Towards mental health equality in the West Midlands

28 June 2023
By Ed Davie

Centre for Mental Health has informed an independent Commission set up by the West Midlands Combined Authority to explore how to reduce inequalities in mental health outcomes in the region.

The Commission’s 13 recommendations include increased efforts to:

  • Widely adopt ‘whole school’ approaches that better look after the mental health needs of children and young people and seek to reduce permanent exclusions
  • Become a Living Wage Place, where major employers pay at least £10.90 an hour and train, hire and buy more goods and services locally
  • Make health and social care workforces and leaders more representative of the communities they serve as part of efforts to reduce structural racism
  • Better fund and integrate local voluntary and community organisations into health systems
  • Support more people, and especially those with mental health difficulties, to walk, cycle and take part in exercise.

Over the past year Centre for Mental Health has provided evidence, facilitated discussions and supported the Commission to collate its final report.

The West Midlands Combined Authority is a regional devolved body with an executive Mayor making decisions, with seven upper-tier councils, including Birmingham, serving over four million people.

The Covid-19 pandemic and subsequent cost-of-living crisis has drawn greater attention to mental health inequalities, both in the West Midlands and beyond, with deprived and racialised communities suffering far poorer mental and physical health outcomes.

To address these worsening mental health inequalities, a Commission of local people and organisations was formed to collect evidence and make recommendations.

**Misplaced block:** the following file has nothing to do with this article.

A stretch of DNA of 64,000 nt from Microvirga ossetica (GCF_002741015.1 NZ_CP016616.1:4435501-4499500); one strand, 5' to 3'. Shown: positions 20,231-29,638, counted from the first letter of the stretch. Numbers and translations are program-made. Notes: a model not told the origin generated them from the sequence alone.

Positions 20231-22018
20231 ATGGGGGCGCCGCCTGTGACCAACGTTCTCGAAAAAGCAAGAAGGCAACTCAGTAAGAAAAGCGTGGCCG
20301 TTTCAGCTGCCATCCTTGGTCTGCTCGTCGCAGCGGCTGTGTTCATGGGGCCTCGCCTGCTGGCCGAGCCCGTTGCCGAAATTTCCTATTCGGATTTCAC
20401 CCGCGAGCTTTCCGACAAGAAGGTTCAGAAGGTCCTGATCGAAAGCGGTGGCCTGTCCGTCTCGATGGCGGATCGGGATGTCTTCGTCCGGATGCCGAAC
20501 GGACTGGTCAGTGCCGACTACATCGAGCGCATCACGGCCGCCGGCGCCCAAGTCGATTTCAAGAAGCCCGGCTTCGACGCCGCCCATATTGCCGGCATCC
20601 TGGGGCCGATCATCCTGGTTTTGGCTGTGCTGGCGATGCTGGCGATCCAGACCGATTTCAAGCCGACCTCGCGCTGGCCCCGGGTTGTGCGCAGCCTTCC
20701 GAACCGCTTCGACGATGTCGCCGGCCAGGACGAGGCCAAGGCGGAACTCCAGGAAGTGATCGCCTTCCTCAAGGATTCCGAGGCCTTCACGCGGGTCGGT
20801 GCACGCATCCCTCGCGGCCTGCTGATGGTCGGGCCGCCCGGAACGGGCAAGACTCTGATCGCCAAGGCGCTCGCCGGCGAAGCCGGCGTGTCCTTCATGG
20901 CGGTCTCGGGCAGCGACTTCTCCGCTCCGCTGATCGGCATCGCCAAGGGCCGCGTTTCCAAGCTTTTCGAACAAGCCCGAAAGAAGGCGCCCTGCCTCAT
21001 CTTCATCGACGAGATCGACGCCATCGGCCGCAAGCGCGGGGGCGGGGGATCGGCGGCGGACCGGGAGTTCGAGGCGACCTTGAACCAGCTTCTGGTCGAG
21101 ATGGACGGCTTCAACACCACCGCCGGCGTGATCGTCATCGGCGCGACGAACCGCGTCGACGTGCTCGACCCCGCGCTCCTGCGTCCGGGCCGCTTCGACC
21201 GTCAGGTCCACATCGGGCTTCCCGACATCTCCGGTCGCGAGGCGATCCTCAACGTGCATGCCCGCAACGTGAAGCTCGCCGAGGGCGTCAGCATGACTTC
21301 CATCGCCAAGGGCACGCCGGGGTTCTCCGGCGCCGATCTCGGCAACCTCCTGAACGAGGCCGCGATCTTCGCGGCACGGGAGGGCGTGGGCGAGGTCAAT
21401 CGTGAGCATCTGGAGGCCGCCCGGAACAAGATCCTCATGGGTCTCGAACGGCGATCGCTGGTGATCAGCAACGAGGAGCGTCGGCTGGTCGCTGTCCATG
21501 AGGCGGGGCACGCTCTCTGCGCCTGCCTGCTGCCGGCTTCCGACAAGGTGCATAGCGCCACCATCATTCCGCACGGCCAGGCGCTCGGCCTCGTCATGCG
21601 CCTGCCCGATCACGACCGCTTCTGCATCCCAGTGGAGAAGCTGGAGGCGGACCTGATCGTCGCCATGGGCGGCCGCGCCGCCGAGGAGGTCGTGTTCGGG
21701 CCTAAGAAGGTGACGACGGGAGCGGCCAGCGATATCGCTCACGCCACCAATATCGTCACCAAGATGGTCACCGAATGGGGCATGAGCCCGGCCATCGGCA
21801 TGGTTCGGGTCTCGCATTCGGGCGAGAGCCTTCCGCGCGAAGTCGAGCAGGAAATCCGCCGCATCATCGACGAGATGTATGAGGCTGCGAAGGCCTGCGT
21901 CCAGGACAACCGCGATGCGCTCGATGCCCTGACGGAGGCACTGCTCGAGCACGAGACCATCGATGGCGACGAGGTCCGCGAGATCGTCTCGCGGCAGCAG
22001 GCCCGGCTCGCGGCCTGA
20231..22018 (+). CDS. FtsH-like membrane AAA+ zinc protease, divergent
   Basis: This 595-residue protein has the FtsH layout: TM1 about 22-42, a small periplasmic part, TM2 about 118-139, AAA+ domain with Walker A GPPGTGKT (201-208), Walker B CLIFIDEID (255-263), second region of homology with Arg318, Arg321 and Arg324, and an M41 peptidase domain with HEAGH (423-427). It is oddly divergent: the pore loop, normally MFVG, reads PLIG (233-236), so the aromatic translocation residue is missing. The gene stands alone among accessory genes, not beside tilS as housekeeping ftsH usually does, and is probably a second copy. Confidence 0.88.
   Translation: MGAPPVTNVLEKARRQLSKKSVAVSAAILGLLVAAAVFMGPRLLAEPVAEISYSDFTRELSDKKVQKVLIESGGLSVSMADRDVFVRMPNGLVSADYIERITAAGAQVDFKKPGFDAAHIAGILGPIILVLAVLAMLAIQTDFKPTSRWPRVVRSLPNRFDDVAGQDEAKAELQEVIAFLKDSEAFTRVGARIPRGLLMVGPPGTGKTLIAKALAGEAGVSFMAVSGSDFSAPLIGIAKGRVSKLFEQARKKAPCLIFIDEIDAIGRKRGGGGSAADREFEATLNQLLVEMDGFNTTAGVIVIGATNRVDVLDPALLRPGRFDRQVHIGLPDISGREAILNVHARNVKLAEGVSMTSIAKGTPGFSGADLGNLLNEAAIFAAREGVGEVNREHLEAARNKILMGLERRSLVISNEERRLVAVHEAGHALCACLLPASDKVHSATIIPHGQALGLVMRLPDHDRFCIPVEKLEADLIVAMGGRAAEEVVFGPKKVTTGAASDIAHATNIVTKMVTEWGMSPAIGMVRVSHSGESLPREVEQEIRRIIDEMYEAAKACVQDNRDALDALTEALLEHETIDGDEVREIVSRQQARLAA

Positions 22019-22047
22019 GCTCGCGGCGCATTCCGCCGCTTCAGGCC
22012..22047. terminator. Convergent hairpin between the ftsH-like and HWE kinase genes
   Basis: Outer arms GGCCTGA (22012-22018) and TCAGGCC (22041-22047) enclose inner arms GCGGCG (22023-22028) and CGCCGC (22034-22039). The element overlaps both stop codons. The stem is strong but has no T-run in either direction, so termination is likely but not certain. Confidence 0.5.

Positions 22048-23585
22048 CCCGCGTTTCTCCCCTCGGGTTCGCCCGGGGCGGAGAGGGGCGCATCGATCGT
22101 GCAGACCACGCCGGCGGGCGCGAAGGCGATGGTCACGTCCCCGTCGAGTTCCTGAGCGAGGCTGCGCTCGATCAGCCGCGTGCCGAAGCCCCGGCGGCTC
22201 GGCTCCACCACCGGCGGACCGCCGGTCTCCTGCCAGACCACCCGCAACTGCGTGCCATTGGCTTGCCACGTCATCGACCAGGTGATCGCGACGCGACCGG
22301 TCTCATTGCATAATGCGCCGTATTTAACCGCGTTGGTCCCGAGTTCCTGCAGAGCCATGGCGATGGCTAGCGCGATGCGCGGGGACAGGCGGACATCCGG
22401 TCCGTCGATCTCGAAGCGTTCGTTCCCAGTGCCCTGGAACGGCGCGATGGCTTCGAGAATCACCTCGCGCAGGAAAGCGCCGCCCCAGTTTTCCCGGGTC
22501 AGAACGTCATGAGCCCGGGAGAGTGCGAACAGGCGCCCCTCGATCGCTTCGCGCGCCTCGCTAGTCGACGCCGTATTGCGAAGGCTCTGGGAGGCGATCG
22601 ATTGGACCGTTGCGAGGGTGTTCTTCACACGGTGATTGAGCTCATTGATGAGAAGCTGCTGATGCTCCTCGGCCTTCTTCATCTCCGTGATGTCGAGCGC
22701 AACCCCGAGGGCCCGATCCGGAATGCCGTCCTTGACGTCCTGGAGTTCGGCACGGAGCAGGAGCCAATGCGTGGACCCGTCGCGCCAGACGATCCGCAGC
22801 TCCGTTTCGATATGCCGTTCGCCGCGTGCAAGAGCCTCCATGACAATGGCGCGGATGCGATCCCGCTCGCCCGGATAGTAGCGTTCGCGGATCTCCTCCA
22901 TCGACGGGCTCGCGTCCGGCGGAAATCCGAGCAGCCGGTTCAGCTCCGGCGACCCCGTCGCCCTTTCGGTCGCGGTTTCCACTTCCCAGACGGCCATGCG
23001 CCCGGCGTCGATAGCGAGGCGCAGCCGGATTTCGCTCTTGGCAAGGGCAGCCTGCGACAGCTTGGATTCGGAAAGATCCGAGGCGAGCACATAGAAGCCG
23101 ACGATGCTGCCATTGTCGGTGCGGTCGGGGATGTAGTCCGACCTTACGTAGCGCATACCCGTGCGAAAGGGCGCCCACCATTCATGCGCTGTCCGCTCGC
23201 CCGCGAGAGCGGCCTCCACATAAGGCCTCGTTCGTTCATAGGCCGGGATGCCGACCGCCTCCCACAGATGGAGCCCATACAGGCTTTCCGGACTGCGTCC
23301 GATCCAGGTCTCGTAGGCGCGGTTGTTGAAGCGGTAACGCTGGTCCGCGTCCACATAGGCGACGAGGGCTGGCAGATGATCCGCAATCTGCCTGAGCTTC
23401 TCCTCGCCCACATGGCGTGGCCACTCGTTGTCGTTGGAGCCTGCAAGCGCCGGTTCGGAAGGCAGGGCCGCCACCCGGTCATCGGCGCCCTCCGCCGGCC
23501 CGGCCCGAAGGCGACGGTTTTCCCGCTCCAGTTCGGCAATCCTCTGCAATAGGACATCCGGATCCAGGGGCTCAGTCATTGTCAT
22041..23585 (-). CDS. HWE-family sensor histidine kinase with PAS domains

The Commission explored the role of schools in supporting children and young people’s mental health; the cost-of-living crisis; racial inequality in mental health care; physical activity and sport; supporting thriving communities; and the role of the voluntary and community sector.

Key findings

Demand for children’s mental health services in the combined authority area had increased significantly (by an average of over 50%) in recent years as child poverty, isolation and stress had worsened. Evidence shows measures to reduce child poverty, abuse and neglect are key, along with improving school experience and access to social activities and support.

The cost-of-living crisis was causing and deepening poverty, which is a major risk factor for mental ill health as it increases stress, reduces resources for healthy choices and worsens environmental threats. Evidence shows that regional and local measures to reduce costs and increase incomes of the poorest can have a significant benefit to people’s mental health.

People from racialised communities experience poorer mental health outcomes than white British people, due to structural racism that exposes racialised communities to higher levels of poverty and stress and reduces their opportunities. Evidence shows that proactive measures are needed to ensure services are delivered and shaped by people from affected communities.

Physical activity is a significant protective factor for mental health. But one third of children and one in four adults in the West Midlands are doing less than the minimum amount of activity advised for good health. People from deprived and racialised communities are even less likely to get enough exercise. Structural barriers need to be reduced and removed to ensure more people from all parts of society can walk, cycle and take part in exercise and sport more frequently.

Social connections between people are vital for mental health, and the voluntary and community sector can help make these links, providing support in a way that enables people and communities to thrive. Austerity cuts and other funding challenges have weakened this sector and more works need to be done to ensure it is better resourced and supported.

For a long time Centre for Mental Health has been at the forefront of equipping local and regional government to use their powers and influence to improve the mental health of the people they serve. We’re delighted to have informed the work of the West Midlands Mental Health Commission which, if the recommendations are fully implemented, will make a positive difference to over four million people’s lives.

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